One national restaurant chain realizes that overburdening its employees hurts sales, as well as the company brand. Will more businesses follow its lead?
In the business world, efficiency is king. The corporate quest to cut salaries and get more out of employees, thereby maximizing profits, is never-ending. At some point, however, increasing the workload on employees backfires. The burden becomes too much for workers to bear, and when employees are overwhelmed and can’t keep up with their duties, it’s just plain bad for business.
Last week, Red Lobster basically admitted that it had crossed the line with the introduction of a policy aimed at increasing efficiency and lowering restaurant costs. In July 2012, the restaurant chain, owned by Orlando-based Darden Restaurants, eliminated the busboy position, demoted many waiters to lower-paid status as “service assistants” and forced the remaining full-fledged servers to increase the number of tables they handled from three to four.
At the time, Red Lobster said the changes were being made after testing showed that diners and restaurant employees alike approved of the new policies. An Orlando Sentinel story published at the time of the switch offered some other perspectives:
‘We’re going to be completely worn out,’ said Bob Meehan, a longtime server at Red Lobster in Lake Worth. ‘It’s definitely going to hurt service.’
Chris Muller, dean of Boston University’s hospitality school, said worker morale will likely suffer. ‘If you don’t like the people you’re working with and for … it’s going to show,’ he said.
Lo and behold, it appears as if Red Lobster is now acknowledging that these critics may have been on to something. Less than a year after the four-table policy was launched, the company announced it is reversing the decision, and waitstaff will go back to serving three tables at a time. A Red Lobster spokesperson told the Orlando Sentinel that while some customers liked the four-table policy, once it was introduced around the country, “far more folks told us that in some instances, it really turned out to be a barrier to providing that great guest experience.”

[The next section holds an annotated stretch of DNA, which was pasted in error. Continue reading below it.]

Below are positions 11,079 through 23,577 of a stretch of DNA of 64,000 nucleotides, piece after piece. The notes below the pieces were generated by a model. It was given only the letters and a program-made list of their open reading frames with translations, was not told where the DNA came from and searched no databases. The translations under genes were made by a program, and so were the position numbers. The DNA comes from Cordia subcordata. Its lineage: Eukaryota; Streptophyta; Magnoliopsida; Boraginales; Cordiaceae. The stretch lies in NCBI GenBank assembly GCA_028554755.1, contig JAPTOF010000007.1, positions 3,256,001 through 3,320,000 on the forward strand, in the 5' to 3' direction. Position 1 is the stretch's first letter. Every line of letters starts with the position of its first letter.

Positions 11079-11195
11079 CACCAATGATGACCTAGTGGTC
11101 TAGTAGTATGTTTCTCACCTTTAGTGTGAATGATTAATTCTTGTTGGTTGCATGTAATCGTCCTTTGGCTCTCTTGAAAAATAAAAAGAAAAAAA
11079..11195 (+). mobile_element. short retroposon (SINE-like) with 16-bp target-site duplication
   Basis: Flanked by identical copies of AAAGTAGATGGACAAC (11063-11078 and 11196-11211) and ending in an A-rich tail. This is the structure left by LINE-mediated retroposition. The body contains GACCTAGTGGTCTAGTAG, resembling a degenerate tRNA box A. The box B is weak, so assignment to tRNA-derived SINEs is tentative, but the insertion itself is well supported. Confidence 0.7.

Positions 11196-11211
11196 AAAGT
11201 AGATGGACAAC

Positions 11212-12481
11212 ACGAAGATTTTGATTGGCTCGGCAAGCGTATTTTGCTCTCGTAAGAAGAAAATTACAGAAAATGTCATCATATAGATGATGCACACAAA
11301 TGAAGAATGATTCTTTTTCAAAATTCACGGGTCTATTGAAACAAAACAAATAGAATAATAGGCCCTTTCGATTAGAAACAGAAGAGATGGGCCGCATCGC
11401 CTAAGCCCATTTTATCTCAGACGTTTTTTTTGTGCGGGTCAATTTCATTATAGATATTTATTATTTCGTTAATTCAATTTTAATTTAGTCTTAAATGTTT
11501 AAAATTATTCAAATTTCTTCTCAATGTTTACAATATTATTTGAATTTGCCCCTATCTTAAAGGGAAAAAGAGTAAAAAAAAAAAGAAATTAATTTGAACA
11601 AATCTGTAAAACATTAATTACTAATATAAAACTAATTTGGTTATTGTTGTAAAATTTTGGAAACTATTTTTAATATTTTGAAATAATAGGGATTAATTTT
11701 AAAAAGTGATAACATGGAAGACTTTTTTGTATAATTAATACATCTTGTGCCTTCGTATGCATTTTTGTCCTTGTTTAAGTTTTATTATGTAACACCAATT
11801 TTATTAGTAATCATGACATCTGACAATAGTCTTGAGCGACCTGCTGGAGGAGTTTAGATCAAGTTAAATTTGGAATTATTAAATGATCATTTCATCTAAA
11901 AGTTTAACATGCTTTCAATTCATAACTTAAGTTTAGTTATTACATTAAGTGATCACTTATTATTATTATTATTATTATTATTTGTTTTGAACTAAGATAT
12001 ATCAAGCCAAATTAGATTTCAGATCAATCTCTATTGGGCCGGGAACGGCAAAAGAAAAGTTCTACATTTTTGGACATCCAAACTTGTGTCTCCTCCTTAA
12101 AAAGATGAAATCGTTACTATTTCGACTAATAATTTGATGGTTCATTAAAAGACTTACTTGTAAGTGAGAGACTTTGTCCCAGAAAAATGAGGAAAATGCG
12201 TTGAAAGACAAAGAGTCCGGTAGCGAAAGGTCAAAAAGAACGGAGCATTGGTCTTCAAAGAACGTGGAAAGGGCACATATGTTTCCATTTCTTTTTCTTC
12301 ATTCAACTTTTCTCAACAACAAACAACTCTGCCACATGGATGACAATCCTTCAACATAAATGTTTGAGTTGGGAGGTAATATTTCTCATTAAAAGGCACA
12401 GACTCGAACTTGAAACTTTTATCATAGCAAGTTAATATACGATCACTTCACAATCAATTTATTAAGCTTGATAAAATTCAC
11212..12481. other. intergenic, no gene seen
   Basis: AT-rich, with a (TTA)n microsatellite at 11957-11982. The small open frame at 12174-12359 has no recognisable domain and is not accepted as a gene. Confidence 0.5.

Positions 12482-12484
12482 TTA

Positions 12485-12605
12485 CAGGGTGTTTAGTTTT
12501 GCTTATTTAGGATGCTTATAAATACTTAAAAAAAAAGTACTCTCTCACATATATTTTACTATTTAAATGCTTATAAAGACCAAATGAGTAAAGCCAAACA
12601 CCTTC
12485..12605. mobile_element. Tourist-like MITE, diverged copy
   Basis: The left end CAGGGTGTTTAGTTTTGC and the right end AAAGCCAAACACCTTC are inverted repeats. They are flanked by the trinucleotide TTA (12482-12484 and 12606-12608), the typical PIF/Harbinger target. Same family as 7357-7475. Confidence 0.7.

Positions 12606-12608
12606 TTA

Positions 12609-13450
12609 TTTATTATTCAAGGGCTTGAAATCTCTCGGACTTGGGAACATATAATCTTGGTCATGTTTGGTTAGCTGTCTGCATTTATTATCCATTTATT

If anything, the new policies only hurt sales, which have been sinking at the old-fashioned sit-down chain for months. It’s unclear how much the chain managed to shave off in employee wages during this experiment in efficiency. But obviously it wasn’t enough to justify the damage it was doing to the customer experience.
Red Lobster is hardly the only national company that could be doing internal damage by asking too much of employees, or by just not hiring enough of them. In recent months, a series of stories in Bloomberg and other outlets has been chronicling Walmart’s problems with empty shelves in stores around the nation. Customers and Walmart employees alike are making the case that store managers keep staffing levels too low to restock shelves while also manning cash registers and tending to other duties. The result is often a backlog of merchandise in the back of stores, empty shelves and long lines — all of which are bad for business.
In early April, workers at fast-food chains such as McDonald’s, Burger King, KFC and Domino’s Pizza held public demonstrations across New York City in protest of poor wages. Not long after that, the Wall Street Journal revealed that in a webcast held for McDonald’s franchise owners, a company executive admitted that “service is broken” at restaurant locations, with an increase in complaints about the speed of service and “rude or unprofessional employees.”
While JCPenney in the Ron Johnson era has faced many self-inflicted problems — most obviously alienating its coupon-loving core customers — many observers have also pointed out that the fading department store has been abandoned by shoppers because there just aren’t enough workers to offer customer assistance. The retailer reportedly laid off more than 40,000 workers in 2012.
The Los Angeles Times recently explored the idea that because of continued high unemployment and the increasingly competitive nature of the business world, employees will be expected to do more and get less (including less security) indefinitely:
‘Wages are stagnant, jobs are less secure, work is more intense — it’s a much tougher world,’ said Paul Osterman, co-director of the MIT Sloan Institute for Work and Employment Research. ‘Employers have become much more aggressive about restructuring work in ways that push for higher levels of productivity.’
One of Osterman’s MIT colleagues, Zeynep Ton in the Sloan School of Management, explained to the Atlantic that many businesses “start with this philosophy of seeing employees as a cost to be minimized.” That, in turn, can lead to understaffing, high employee turnover, poor customer experience and dwindling sales. On the other hand, Ton pointed to stores such as Trader Joe’s, QuickTrip and Costco, which “start with the mentality of seeing employees as assets to be maximized.” They pay employees higher wages and offer better benefits than their competitors, and it appears to be money well spent, with higher sales per square foot of retail space.
Sound like pretty efficient operations.